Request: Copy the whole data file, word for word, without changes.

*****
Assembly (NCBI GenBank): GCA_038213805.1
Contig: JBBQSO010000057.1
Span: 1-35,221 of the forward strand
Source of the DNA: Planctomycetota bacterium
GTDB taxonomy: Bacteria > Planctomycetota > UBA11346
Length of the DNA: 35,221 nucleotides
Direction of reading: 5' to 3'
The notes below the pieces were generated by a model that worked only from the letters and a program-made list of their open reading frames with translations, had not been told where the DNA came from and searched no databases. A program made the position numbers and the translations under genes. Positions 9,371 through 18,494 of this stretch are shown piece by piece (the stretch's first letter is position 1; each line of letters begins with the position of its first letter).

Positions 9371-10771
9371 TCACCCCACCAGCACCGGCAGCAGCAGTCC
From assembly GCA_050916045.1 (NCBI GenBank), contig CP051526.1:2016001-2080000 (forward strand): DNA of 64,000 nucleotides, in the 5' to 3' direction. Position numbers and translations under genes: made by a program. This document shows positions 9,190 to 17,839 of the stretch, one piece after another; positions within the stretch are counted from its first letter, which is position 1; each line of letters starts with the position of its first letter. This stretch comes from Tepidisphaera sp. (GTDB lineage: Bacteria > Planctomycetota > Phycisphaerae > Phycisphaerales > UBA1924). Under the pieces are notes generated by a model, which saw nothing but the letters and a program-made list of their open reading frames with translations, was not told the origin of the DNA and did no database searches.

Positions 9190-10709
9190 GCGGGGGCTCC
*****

Assembly (NCBI GenBank): GCA_038213805.1
Contig: JBBQSO010000057.1
Span: 1-35,221 of the forward strand
Source of the DNA: Planctomycetota bacterium
GTDB taxonomy: Bacteria > Planctomycetota > UBA11346
Length of the DNA: 35,221 nucleotides
Direction of reading: 5' to 3'
The notes below the pieces were generated by a model that worked only from the letters and a program-made list of their open reading frames with translations, had not been told where the DNA came from and searched no databases. A program made the position numbers and the translations under genes. Positions 9,371 through 18,494 of this stretch are shown piece by piece (the stretch's first letter is position 1; each line of letters begins with the position of its first letter).

Positions 9371-10771
9371 TCACCCCACCAGCACCGGCAGCAGCAGTCC
From assembly GCA_050916045.1 (NCBI GenBank), contig CP051526.1:2016001-2080000 (forward strand): DNA of 64,000 nucleotides, in the 5' to 3' direction. Position numbers and translations under genes: made by a program. This document shows positions 9,190 to 17,839 of the stretch, one piece after another; positions within the stretch are counted from its first letter, which is position 1; each line of letters starts with the position of its first letter. This stretch comes from Tepidisphaera sp. (GTDB lineage: Bacteria > Planctomycetota > Phycisphaerae > Phycisphaerales > UBA1924). Under the pieces are notes generated by a model, which saw nothing but the letters and a program-made list of their open reading frames with translations, was not told the origin of the DNA and did no database searches.

Positions 9190-10709
9190 GCGGGGGCTCC